War checklist hidden under Carlisle care home's wallpaper
Last updated at 13:58, Monday, 21 May 2012
A piece of Carlisle’s wartime history has been unearthed during the refurbishment of a residential care home.
The Laurels’ premises in Norfolk Road were used by the Royal Observer Corps during World War Two to monitor movements of allied and enemy aircraft.
When wallpaper in the lounge was removed during renovations, it revealed an inscription above the fireplace exhorting to staff to be vigilant. There is also a chart on the wall to log the number of aircraft flying from aerodromes at Annan, Longtown, Orton, Silloth, Crosby-on-Eden, Silloth, Kirkbride, Dumfries and Kingstown.
There is a section to record planes shot down or “lost at sea”. Pat Briggs, who opened The Laurels in 1976, said: “We were planning to plaster it over but some of our residents said ‘no, you mustn’t do that, it’s part of our history’.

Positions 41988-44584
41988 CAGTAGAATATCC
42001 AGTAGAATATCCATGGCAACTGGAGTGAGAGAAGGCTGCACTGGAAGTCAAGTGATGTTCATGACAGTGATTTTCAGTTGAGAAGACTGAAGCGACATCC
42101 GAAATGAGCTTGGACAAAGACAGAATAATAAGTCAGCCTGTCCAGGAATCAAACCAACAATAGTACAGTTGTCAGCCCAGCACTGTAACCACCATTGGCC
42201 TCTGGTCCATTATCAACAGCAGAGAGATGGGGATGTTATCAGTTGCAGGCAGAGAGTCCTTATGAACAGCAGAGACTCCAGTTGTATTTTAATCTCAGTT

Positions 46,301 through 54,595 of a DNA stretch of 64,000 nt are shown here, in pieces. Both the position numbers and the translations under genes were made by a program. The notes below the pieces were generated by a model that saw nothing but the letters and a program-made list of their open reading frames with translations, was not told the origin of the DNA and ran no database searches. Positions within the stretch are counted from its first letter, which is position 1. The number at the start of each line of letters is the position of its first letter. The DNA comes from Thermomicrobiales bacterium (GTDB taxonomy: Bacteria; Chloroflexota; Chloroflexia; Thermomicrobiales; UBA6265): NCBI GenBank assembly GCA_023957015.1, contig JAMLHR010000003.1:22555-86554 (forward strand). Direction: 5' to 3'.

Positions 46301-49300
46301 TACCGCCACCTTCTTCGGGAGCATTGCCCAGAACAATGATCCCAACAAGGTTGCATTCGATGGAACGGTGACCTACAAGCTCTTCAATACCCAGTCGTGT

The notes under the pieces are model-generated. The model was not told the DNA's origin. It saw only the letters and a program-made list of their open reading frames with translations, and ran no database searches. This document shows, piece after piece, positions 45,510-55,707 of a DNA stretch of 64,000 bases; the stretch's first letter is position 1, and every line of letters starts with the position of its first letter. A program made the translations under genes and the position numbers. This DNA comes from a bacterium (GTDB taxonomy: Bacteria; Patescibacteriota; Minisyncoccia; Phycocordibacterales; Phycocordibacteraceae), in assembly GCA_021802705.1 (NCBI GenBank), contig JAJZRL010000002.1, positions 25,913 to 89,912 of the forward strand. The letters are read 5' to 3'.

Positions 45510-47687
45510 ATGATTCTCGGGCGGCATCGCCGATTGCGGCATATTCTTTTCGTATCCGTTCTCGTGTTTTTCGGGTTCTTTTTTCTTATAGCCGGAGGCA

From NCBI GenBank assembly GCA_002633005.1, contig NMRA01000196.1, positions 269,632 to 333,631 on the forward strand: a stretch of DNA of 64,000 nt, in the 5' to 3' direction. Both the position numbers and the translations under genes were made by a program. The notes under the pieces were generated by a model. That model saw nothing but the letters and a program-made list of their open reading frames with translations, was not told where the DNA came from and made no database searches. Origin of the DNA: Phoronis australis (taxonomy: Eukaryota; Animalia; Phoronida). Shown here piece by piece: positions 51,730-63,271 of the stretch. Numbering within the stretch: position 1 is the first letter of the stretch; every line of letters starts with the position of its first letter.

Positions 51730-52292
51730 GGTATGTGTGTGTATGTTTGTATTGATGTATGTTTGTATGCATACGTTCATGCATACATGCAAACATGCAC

“So we’re going to put a frame around the inscription and make a feature of it.
“We knew that the Royal Observer Corps used the building during the war. They bought the house from the Maxwell family, who had it built for £600.
“There is still an observation platform on the roof although it’s not safe to go up there.”
The inscription reads: “May we serve King and Empire. Keep watch efficiently. By our vigilance we assist in destroying the enemy and saving the lives of our airmen.”
The Laurels’ 26 residents include 90-year-old Douglas Gregson who served as an engineer in the RAF in north Africa and Italy during World War II.
He believes it is right that the find should be preserved.
Mr Gregson said: “It’s very important to remind people. These things soon get lost and it’s easy to forget them.”
First published at 11:25, Monday, 21 May 2012
Published by http://www.cumberlandnews.co.uk
|NEWS & STAR ON:|
- Refugee families from Syria to resettle in Cumbria by Xmas (12 comments)
- Italian chain planning Carlisle city centre restaurant (5 comments)
- We shouldn’t lose sight of the kindness and compassion (6 comments)